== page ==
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Student Copyright

In August of 2008, Congress amended the Higher Education Act (HEA). The amended HEA requires all colleges and universities that, like MICA, receive student financial aid funding from the federal government to provide notice to students of college policies and other information about copyright infringement and illegal file sharing. This notice provides a summary of MICA's policies and where to find more information about copyright law and illegal file sharing.

Students are required to comply with all local, state, federal, and international copyright laws, and with College policies regarding the use of copyright-protected materials at MICA. Whenever copyright-protected works are used and fair use does not clearly apply, MICA requires students to obtain written permission from the copyright owner. Downloading, uploading or transmitting files containing copyright-protected works without the permission of the copyright owner is prohibited by MICA policy- a violation of which may subject an infringer to MICA disciplinary action, is illegal, infringes the copyright owner's rights, and may result in legal liability for the infringer and the College.

Most forms of expression, whether images, sculptures, designs, interactive works, books, movies, blogs, videos, music, or software, are protected by copyright law upon fixation in a tangible form. Expressive works are protected whether or not the work bears a copyright notice, and without regard to where the work is published or displayed. Copyright-protected works cannot copied, distributed, adapted, performed, or displayed without the permission of the copyright owner. Any unauthorized use of a copyright-protected work infringes the copyright owner's exclusive rights under copyright law.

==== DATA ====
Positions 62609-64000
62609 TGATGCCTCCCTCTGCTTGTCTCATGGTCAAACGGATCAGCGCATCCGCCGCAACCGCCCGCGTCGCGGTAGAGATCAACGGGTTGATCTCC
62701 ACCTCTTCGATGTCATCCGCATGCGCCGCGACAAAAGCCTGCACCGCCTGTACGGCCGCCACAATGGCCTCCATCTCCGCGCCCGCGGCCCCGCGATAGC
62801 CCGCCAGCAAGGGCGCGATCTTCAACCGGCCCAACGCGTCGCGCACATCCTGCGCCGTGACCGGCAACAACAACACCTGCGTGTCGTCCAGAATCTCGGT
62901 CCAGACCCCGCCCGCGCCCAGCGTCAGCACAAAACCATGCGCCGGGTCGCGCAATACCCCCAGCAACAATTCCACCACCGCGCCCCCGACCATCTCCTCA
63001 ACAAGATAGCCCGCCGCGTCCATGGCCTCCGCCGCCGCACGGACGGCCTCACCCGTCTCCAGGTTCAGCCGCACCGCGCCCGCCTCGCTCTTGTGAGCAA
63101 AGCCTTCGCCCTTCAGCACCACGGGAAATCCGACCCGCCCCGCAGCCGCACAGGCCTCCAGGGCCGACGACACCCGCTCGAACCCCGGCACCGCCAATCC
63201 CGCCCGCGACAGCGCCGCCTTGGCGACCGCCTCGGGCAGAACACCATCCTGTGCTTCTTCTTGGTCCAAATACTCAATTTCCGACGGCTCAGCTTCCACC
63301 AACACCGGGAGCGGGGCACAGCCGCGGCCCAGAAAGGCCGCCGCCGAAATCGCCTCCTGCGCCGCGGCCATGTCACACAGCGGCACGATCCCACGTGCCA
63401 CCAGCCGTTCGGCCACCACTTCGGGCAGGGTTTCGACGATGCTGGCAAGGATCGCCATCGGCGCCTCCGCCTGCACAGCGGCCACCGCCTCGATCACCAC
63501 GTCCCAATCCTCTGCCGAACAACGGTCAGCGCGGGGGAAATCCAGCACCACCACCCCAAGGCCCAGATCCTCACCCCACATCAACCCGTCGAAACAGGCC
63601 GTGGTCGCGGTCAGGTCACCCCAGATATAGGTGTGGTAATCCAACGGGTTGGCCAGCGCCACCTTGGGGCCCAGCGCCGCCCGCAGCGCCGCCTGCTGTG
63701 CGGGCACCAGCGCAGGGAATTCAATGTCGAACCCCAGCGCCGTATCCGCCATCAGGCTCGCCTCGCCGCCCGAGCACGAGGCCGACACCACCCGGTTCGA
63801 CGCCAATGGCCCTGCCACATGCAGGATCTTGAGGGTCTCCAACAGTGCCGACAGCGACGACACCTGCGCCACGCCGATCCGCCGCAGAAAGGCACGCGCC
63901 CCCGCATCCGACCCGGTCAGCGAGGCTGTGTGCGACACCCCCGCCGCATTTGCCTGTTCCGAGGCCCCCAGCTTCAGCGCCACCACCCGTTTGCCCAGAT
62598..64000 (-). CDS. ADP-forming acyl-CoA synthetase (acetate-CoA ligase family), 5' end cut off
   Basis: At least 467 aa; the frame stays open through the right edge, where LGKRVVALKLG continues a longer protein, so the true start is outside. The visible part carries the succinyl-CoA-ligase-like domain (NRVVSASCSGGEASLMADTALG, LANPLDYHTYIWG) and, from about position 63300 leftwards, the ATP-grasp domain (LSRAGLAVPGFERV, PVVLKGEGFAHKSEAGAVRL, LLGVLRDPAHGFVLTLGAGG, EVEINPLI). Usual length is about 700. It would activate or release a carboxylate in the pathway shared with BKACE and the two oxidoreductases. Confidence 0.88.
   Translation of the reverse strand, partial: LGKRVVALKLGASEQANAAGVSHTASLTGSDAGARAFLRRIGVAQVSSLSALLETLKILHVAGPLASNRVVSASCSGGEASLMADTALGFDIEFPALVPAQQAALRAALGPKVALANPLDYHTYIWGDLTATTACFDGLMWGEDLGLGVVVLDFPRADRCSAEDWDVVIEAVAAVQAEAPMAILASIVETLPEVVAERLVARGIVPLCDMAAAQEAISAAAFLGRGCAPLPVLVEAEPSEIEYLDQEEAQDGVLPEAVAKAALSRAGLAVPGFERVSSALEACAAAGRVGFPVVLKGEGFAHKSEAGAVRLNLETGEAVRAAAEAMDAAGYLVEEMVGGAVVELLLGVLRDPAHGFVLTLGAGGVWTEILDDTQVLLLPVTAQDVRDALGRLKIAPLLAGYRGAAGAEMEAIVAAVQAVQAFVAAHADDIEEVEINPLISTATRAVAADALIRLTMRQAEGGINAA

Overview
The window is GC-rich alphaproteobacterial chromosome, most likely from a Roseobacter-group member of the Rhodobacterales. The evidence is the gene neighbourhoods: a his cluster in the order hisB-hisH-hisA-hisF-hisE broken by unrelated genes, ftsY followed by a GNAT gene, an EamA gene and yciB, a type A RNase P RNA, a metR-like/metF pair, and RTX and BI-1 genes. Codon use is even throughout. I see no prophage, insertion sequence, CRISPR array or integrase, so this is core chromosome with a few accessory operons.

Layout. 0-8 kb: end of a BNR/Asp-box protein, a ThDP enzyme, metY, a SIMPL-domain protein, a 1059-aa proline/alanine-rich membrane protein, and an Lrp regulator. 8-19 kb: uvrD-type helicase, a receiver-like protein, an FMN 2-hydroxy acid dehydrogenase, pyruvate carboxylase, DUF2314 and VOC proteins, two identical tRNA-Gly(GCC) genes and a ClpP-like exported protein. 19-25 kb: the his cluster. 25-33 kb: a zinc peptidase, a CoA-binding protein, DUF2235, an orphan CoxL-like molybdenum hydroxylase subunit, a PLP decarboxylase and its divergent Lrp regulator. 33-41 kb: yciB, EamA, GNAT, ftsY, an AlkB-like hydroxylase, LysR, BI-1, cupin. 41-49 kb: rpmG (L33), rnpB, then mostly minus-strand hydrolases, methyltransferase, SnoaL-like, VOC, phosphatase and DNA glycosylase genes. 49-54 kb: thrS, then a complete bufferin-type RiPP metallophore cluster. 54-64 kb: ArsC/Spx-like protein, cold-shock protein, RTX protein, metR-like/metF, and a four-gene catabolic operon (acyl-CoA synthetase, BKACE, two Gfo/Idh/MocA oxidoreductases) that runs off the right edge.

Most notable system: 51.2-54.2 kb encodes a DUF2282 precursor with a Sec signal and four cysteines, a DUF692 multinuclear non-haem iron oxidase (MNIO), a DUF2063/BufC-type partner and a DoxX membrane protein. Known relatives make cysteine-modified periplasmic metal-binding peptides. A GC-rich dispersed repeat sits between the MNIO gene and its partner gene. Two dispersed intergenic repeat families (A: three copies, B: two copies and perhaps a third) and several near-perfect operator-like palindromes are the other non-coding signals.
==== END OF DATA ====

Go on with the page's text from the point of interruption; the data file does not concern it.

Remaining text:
A finding of copyright infringement does not require that the unauthorized use of the work be commercial, or that the infringer knows that a use is infringing. Even accidental copyright infringement creates legal liability. An infringer faces paying the copyright owner monetary damages, having the infringing work destroyed, and serving time or paying fines for certain criminal activities connected to copyright infringement. If the infringed work was registered with the U. S. Copyright Office prior to infringement, the copyright owner may be entitled to collect anywhere from $750 to $150,000 per infringement in "statutory damages" from the infringer. Simply defending an accusation of copyright infringement is costly.

Fair use is a defense to copyright infringement that is intended to provide room for freedom of expression in the copyright law. Where an unauthorized use transforms, repurposes, comments upon, or criticizes the original copyright protected work, or is made for scholarly or educational purposes, the use may be a fair use and non-infringing of the copyright owner's rights. On the other hand, an unauthorized use of a copyright-protected work that merely reproduces the original work for a purpose similar to the original work's purpose is unlikely to be a fair use. The fair use defense to copyright infringement is a complex body of law and often requires a substantial expenditure of legal fees to succeed. Sharing music, movies, or software online without the permission of the copyright owner is not a fair use.

The Digital Millennium Copyright Act (DMCA) penalizes circumvention of technology used to prevent the unauthorized use o fcopyright-protected works. A violation of the DMCA may result in criminal penalties, including fines and imprisonment, and the defense off air use does not apply to many provisions of the DMCA.